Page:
Role of the Placebo Response in the Treatment of Depressive Disorders
- 8 Downloads
Results from placebo-controlled trials of antidepressants have demonstrated that a large proportion of depressed patients show a significant improvement of symptoms while receiving placebo. In some patients, the improvement may be due to the natural course of the illness, independent of any therapeutic intervention, but in others it may be due to nonspecific therapeutic factors. Presumably, the latter are at least as relevant in clinical practice as in the research setting.
The factors responsible for the placebo effect are unknown. However, several clinical variables are associated with an improvement in depressed patients who receive placebo. The most consistent correlation is a negative one between the duration of the presenting episode and a diminished placebo response. In addition, the role of expectation or hope has been emphasised.
The placebo response appears to be less stable than the improvement attributable to drugs. In controlled antidepressant trials, a significant proportion of placebo responders will relapse during follow-up. Two patterns of placebo response have been identified; one is characterised by an early, abrupt, nonsustained improvement and the other by a gradual sustained response. The instability of the placebo response may explain why some patients lose an initial apparent antidepressant response.
It was recently proposed that the initial treatment for a sizeable proportion of depressed patients should be 4 to 6 weeks of placebo. This has been rejected on practical grounds. Although placebo treatment of depression cannot be fully advocated, knowledge of the determinants and course of the placebo response can be used to guide clinical management.
KeywordsPlacebo Depressed Patient Placebo Effect Placebo Treatment Placebo Response
Unable to display preview. Download preview PDF.
- 1.Brown WA. Placebo as a treatment for depression. Neuropsycho-pharmacology 1994; 10: 265–9Google Scholar
- 3.Horace B. English, Ava Champney English. A comprehensive dictionary of psychological and analytical terms. New York: Longmans Green, 1958Google Scholar
- 4.Shapiro AK, Shapiro E. The placebo effect: art or science? Med Times 1982; Jun: 45s-52sGoogle Scholar
- 5.Honigfeld G. Non-specific factors in treatment. I Review of placebo reactions and placebo reactors. Dis Nerv Sys 1964; 25: 145–56Google Scholar
- 6.Ross S, Buckelew LW. Placebo agentry: assessment of drug and placebo effects. In: White L, Tursky B, Schwartz GE, editors. Placebo theory, research, and mechanisms. New York: The Guildford Press, 1985: 67–82Google Scholar
- 7.Fisher S. Nonspecific factors as determinants of behavioral response to drugs. In: DiMascio A, Shader RI, editors. Clinical handbook of psychopharmacology. New York: Science House, 1970: 17–39Google Scholar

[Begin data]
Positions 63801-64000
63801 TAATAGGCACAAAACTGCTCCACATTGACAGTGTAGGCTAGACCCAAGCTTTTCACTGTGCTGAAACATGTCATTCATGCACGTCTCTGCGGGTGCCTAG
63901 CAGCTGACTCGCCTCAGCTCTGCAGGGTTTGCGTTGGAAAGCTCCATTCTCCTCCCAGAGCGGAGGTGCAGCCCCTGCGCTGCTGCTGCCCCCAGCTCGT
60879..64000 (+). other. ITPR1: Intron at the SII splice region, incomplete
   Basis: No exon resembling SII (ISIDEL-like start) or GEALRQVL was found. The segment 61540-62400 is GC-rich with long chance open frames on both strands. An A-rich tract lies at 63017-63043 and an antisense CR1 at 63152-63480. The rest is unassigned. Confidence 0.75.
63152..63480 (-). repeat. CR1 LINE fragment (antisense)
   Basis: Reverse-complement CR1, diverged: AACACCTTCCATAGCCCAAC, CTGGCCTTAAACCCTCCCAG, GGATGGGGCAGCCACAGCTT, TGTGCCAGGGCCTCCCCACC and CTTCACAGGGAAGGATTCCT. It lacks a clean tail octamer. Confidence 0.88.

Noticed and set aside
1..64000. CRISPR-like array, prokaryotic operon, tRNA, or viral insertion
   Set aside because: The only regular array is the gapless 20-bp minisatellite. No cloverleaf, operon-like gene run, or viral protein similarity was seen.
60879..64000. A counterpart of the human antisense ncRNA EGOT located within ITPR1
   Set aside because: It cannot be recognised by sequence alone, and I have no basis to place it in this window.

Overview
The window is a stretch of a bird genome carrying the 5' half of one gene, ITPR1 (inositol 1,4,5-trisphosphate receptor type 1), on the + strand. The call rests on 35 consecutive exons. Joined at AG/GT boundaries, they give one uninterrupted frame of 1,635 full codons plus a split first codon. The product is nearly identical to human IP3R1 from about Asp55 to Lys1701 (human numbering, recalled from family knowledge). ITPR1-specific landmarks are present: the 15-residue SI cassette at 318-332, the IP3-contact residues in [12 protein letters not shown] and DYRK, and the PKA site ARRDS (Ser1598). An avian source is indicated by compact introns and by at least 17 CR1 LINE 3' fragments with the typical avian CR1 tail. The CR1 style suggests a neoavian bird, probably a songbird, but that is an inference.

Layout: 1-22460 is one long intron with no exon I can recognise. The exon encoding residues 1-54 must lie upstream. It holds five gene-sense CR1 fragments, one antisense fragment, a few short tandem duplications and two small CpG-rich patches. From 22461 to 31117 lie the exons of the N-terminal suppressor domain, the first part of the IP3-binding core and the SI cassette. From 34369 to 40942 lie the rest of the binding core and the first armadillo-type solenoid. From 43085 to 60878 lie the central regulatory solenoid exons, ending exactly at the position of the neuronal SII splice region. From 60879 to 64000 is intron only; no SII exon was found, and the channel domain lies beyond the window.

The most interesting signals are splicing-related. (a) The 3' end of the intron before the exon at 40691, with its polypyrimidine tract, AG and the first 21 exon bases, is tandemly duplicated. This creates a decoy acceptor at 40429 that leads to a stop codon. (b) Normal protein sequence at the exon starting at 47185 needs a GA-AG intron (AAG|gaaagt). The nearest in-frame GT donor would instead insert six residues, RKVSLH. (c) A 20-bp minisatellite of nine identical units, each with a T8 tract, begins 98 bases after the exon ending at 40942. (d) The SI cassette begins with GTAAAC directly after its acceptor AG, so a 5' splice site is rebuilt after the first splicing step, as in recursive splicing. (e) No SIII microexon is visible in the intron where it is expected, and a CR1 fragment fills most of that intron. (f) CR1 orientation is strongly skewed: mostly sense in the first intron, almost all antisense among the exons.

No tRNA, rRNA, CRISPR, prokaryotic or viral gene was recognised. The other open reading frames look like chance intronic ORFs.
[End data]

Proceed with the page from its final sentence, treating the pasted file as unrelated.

- 8.Grunbaum A. Explication and implications of the placebo concept. In: White L, Tursky B, Schwartz GE, editors. Placebo theory, research, and mechanisms. New York: The Guildford Press, 1985: 9–36Google Scholar
- 9.Hahn RA. A sociocultural model of illness and healing. In: White L, Tursky B, Schwartz GE, editors. Placebo theory, research, and mechanisms. New York: The Guildford Press, 1985: 167–95Google Scholar
- 11.Shapiro AK, Morris LA. The placebo effect in medical and psychological psychotherapies. In: Garfield SL, Bergin AE, editors. Handbook of psychotherapy and behavior change. New York: Wiley, 1978: 369–410Google Scholar
- 12.Frank JD, Frank JB. Persuasion and healing: a comparative study of psychotherapy. London: The Johns Hopkins University Press, 1991Google Scholar
- 13.Khan A, Dager S, Cohen S, et al. Chronicity of depressive episode in relation to antidepressant-placebo response. Neuro-psychopharmacology 1991; 4: 125–30Google Scholar
- 26.American Psychiatric Association. Diagnostic and statistical manual of mental disorders. 3rd ed. American Psychiatric Association, 1980Google Scholar
- 27.Klein DF. Identified placebo treatment?. Neuropsychopharma-cology 1994; 10: 271–2Google Scholar
- 28.Shrivastava RK, Schwimmer R, Brown WA, et al. DST predicts poor placebo response in depression [new research abstract no. 94]. Scientific Proceedings of the 138th meeting of the American Psychiatric Association; 1985 May 18–24: DallasGoogle Scholar
- 31.Peselow ED, Stanley M, Fieve RR. Plasma Cortisol and clinical response to antidepressants and placebo in depressed outpatients. Scientific Proceedings of the American College of Neuro-psychopharmacology; 1985 Dec 9–13: Maui, Hawaii, 124Google Scholar
- 36.Dunner DL. Commentary on ‘placebo as a treatment for depression’. Neuropsychopharmacology 1994; 10: 273–4Google Scholar
- 37.Rush AJ. Placebo responsiveness does not imply that placebo is sufficient treatment. Neuropsychopharmacology 1994; 10: 281–3Google Scholar